Most department staff have remained onsite during pandemic, although some ‘ad hoc’ arrangements have been made
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The Department for Work and Pensions will shortly begin trialling a partial remote-working system that will see staff split their time between working from home and from the office.
A pilot that will run across more than 20 sites will give DWP staff the option to work from home in a planned way, following the ad-hoc remote-working arrangements it has adopted during the coronavirus crisis.
At the end of April, when DWP was seeing its biggest surge in applications for welfare benefits as a result of Covid-19 measures, around 20% of its staff were working from home. This was while most other departments had at least 90% of their workforce performing their duties remotely.
The pilot will run for a few months at a mix of DWP locations handling Universal Credit, legacy benefits and pensions, as well as some run by the external Child Maintenance Group.
Volunteers will be asked to put themselves forward for the pilot, which will see them work in one of four ways: one day a week in the office and four at home; two days a week in the office, three at home; one week in four in the office, three at home; or alternating weeks spent in the office and at home.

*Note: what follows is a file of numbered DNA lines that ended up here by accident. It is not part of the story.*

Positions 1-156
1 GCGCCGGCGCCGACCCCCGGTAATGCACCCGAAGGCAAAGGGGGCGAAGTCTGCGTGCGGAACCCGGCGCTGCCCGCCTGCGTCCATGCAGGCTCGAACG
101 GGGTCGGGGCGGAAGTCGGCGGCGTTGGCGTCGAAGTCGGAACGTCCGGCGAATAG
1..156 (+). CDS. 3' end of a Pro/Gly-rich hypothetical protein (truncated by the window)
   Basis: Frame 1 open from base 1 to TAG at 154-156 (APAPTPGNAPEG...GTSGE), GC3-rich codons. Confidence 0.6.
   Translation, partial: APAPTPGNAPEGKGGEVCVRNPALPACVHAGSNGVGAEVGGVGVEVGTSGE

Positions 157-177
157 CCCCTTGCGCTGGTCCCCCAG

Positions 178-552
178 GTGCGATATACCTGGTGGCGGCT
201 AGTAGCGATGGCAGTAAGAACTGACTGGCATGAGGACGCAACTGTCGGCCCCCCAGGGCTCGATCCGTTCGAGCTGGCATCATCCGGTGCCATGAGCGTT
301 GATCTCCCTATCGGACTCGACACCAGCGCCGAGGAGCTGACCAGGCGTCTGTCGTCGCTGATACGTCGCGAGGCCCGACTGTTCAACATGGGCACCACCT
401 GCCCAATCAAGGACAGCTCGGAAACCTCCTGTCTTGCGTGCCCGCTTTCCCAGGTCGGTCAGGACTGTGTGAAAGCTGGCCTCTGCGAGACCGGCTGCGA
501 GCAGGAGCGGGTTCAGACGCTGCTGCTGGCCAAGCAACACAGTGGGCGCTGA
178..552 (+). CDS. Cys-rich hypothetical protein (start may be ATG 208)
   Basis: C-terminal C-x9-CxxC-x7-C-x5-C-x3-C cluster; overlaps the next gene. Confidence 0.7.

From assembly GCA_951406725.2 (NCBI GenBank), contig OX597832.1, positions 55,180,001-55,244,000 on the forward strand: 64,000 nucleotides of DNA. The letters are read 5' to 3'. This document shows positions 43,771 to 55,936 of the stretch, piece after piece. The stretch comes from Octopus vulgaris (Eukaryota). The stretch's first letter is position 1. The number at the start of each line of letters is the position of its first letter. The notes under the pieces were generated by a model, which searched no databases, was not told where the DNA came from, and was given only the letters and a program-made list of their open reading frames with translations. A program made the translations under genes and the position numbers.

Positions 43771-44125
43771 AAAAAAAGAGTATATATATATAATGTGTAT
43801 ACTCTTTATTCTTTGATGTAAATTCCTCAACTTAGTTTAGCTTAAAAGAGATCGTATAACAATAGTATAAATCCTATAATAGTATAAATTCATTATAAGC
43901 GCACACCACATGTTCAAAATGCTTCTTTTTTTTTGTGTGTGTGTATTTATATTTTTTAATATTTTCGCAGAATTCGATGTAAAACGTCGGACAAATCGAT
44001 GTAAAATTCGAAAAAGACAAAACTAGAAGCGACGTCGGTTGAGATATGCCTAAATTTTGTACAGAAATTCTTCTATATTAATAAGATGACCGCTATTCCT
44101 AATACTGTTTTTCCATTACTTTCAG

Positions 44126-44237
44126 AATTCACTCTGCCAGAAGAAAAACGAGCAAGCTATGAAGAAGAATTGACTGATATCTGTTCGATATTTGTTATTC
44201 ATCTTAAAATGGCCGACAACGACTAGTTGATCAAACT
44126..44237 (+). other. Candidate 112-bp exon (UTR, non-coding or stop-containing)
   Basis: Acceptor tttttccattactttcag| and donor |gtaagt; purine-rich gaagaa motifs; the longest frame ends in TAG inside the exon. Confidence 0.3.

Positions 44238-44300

A partial work-from-home system will also enable the department to accommodate space restrictions in its offices under the current social-distancing rules.
“In light of the need to socially distance, this pilot will enable us to build a network of colleagues working from home while we maintain an effective service in our jobcentres,” a DWP spokesperson said.
The scheme will also look at how to build a network of staff working from home to ensure they do their jobs well, as well as to ensure their wellbeing. The department said it wanted to maintain a “feeling of inclusive leadership” to ensure staff are treated fairly whether they are working in the office or at home, and that decision making is consistent.
It said more than 21,000 items of equipment had been provided to staff working from home during the coronavirus crisis.
PCS, the civil service’s biggest trade union, welcomed the pilot, which it said would help DWP to meet the union’s goal of maximising the number of its members allowed to work from home during the pandemic.
The pilot has been agreed with trade unions nationally, and union reps will play a local role ensuring the key criteria are followed.
PCS general secretary Mark Serwotka said the pilot was “good news: for DWP staff.
“The union has had to work hard to secure this agreement,” he said. “Health and safety of all civil service staff should be paramount in the minds of ministers. And when management works with the union, staff can minimise the risk of contracting Covid whilst still supporting claimants.”